Wind affects the radon entry rate from soil into buildings and the resulting indoor concentration. To investigate this phenomenon. we employ a previously tested three-dimensional numerical model of soil-gas flow around houses. a commercial computational fluid dynamics code. an established model for determining ventilation rates in the presence of wind. and new wind tunnel results for the ground-surface pressure field caused by wind. These tools and data, applied under steady-state conditions to a prototypical residential building, allow us to
- determine the complex soil-gas flow patterns that result from the presence of wind-generated ground-surface pressures,
- evaluate the effect of these flows on the radon concentration in the soil. and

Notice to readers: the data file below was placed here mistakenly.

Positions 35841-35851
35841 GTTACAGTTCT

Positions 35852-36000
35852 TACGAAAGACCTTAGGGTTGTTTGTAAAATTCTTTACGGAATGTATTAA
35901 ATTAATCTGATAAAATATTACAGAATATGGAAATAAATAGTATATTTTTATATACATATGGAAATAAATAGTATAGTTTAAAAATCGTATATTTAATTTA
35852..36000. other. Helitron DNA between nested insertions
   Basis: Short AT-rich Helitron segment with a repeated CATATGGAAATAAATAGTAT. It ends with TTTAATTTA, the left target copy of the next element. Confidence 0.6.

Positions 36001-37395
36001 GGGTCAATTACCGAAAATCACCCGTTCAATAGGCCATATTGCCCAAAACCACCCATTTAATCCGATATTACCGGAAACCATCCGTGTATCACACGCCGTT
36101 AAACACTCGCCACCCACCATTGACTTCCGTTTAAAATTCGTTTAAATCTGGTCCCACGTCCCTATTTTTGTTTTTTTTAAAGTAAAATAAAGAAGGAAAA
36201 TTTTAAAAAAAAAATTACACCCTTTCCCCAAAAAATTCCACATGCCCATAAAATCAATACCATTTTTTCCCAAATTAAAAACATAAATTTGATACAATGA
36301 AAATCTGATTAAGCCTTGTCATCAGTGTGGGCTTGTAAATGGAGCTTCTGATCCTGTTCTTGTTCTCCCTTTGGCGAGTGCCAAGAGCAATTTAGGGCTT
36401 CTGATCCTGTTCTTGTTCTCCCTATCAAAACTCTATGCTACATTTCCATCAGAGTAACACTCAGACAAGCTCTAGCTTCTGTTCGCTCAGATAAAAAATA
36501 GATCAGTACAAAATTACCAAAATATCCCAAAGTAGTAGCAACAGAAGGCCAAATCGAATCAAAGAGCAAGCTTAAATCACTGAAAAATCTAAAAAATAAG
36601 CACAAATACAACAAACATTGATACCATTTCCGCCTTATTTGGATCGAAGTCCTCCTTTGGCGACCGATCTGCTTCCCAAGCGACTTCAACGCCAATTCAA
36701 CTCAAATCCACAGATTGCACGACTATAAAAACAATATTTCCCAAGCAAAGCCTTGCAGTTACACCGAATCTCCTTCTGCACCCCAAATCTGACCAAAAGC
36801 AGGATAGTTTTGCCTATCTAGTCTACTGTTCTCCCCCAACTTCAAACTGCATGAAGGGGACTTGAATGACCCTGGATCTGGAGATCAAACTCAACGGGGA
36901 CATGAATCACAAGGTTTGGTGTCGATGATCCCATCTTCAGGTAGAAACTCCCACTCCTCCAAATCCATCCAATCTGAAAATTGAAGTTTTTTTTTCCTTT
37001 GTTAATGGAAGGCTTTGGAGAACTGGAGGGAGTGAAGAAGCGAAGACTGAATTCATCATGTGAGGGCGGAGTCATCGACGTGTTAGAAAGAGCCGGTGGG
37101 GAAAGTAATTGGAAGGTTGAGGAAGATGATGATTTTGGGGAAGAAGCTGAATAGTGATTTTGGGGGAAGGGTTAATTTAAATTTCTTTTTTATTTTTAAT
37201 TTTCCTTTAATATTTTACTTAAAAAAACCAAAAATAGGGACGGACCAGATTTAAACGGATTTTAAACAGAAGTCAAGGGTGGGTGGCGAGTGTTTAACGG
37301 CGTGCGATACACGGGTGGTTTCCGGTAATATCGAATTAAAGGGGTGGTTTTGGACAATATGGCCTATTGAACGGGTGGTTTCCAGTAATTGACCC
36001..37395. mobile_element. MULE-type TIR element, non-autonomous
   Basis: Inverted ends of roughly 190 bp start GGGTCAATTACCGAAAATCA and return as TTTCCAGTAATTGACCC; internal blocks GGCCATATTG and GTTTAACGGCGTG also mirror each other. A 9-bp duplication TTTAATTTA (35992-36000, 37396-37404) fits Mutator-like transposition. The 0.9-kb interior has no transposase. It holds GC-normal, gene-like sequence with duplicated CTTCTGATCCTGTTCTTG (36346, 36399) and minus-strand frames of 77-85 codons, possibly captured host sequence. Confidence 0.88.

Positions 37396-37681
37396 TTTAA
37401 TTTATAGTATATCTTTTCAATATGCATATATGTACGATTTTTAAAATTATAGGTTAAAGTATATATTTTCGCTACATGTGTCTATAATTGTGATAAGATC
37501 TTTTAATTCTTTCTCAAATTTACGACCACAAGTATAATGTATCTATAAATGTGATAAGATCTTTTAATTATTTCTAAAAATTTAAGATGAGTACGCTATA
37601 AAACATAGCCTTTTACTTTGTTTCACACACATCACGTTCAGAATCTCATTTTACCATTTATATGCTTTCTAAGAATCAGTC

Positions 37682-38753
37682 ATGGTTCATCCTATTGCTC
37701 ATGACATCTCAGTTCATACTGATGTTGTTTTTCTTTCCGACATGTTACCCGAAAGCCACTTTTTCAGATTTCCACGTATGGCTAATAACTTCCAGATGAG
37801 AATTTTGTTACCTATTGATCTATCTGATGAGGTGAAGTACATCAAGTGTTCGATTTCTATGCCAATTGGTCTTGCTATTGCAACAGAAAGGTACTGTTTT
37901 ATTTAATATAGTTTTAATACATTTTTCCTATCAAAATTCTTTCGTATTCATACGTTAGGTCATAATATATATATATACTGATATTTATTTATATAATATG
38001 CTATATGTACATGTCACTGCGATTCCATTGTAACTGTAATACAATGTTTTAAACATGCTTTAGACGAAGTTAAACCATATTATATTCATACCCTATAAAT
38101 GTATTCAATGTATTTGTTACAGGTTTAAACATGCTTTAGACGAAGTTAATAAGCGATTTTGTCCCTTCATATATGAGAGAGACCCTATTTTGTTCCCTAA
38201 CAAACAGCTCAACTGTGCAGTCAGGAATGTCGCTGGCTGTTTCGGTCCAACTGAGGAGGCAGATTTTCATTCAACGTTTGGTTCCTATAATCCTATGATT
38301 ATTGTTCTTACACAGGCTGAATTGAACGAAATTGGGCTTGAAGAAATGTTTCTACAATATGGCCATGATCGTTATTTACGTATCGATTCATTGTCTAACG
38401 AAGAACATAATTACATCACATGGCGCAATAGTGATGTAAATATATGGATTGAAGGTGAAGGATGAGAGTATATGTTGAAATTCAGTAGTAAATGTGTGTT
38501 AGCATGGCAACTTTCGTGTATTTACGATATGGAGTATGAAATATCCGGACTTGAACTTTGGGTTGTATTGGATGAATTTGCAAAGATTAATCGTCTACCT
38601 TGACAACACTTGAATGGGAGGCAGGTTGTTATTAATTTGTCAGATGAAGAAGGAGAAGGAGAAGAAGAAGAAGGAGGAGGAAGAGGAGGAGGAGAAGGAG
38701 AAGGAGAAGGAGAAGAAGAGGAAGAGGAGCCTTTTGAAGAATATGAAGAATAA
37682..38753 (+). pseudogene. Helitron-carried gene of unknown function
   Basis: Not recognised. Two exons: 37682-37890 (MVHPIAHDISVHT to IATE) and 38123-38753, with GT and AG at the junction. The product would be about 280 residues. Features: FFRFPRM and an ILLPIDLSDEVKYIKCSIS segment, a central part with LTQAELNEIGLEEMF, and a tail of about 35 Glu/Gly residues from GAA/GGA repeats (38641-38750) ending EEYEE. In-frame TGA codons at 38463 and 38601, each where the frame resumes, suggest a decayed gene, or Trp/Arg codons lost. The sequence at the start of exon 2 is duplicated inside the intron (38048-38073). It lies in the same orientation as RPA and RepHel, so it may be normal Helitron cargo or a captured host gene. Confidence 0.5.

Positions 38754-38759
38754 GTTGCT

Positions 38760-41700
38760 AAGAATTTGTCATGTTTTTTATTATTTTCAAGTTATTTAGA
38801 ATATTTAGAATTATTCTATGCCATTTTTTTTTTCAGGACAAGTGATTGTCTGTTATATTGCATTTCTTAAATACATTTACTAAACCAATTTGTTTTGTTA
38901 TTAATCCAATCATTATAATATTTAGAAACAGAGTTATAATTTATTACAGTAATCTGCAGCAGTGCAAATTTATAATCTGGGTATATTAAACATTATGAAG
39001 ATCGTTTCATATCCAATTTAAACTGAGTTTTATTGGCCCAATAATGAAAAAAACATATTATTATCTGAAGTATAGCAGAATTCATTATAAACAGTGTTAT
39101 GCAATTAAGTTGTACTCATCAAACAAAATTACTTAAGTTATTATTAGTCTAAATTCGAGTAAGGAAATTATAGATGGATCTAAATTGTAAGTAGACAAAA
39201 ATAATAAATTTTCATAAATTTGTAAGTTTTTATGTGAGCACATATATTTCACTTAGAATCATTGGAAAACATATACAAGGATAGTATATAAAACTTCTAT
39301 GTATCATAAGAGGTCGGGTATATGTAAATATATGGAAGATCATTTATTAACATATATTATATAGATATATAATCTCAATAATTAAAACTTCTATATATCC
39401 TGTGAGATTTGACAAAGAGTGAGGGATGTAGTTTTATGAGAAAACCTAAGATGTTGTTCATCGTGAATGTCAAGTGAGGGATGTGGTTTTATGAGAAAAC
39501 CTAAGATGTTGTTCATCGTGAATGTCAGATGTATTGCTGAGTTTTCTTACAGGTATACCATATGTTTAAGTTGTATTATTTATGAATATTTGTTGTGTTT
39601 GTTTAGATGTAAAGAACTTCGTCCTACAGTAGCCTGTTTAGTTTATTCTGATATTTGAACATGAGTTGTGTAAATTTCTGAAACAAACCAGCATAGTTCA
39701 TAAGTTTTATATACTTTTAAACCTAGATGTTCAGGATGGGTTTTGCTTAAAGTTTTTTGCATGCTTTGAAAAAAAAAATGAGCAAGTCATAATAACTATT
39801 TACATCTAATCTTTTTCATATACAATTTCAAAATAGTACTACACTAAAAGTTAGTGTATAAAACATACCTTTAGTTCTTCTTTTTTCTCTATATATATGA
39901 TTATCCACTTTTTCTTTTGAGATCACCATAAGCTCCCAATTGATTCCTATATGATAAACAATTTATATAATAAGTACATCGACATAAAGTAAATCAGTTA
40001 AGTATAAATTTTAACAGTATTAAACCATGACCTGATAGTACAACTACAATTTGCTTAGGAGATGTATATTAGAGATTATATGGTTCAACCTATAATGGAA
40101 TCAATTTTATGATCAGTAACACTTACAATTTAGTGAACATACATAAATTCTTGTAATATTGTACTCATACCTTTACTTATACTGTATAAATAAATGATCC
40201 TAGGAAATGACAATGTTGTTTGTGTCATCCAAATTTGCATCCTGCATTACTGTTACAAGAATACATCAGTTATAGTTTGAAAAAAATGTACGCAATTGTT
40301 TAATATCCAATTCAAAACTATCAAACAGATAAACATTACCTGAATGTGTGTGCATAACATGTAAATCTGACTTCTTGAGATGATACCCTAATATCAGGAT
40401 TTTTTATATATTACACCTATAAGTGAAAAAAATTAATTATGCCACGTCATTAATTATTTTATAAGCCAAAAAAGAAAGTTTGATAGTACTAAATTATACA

- calculate the effect of wind on the radon entry rate and indoor concentration.
For a broad range of soil permeabilities. two wind speeds, and two wind directions, we quantify the "flushing" effect of wind on the radon in the soil surrounding a house, and the consequent sharp decrease in radon entry rates. Experimental measurements of the time-dependent radon concentration in soil gas beneath houses confirm the existence of wind-induced flushing. Comparisons are made to modeling predictions obtained while ignoring the effect of the wind-generated ground-surface pressures. These investigations lead to the conclusion that wind-generated ground-surface pressures play a significant role in determining radon entry rates into residential buildings.